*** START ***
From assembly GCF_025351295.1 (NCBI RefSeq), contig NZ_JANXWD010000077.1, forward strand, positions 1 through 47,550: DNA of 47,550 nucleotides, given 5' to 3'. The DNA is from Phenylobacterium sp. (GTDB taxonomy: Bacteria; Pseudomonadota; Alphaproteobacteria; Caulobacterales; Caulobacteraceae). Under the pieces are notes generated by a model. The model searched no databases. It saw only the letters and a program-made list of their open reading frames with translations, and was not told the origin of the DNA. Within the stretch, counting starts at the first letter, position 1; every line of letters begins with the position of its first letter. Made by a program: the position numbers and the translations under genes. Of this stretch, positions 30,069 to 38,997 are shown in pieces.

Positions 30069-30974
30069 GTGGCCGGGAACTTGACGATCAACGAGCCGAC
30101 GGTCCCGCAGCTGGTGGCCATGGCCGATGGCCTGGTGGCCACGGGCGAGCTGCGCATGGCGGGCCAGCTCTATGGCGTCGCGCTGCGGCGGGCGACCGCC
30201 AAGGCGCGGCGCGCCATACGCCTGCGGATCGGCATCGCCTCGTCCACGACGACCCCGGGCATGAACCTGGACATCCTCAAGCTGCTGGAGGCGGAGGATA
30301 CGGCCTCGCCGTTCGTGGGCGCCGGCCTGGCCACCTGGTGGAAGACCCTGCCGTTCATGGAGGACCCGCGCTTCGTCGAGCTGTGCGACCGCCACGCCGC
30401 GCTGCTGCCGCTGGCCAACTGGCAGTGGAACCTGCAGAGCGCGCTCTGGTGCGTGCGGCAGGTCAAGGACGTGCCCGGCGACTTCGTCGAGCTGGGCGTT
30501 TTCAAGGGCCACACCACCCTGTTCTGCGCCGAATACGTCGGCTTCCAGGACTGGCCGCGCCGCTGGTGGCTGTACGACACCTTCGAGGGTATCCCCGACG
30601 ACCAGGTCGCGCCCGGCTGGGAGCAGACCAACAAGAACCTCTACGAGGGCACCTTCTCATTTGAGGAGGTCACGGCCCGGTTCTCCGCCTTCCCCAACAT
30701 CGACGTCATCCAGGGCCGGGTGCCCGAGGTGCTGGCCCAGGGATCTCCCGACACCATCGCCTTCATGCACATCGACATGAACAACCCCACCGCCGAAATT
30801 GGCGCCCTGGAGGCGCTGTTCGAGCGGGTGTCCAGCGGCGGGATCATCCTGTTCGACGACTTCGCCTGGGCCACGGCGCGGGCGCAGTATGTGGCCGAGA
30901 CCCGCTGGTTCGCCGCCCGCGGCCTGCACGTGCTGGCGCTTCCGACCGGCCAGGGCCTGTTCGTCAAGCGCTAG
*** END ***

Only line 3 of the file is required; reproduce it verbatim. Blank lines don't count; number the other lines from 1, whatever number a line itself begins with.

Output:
30069 GTGGCCGGGAACTTGACGATCAACGAGCCGAC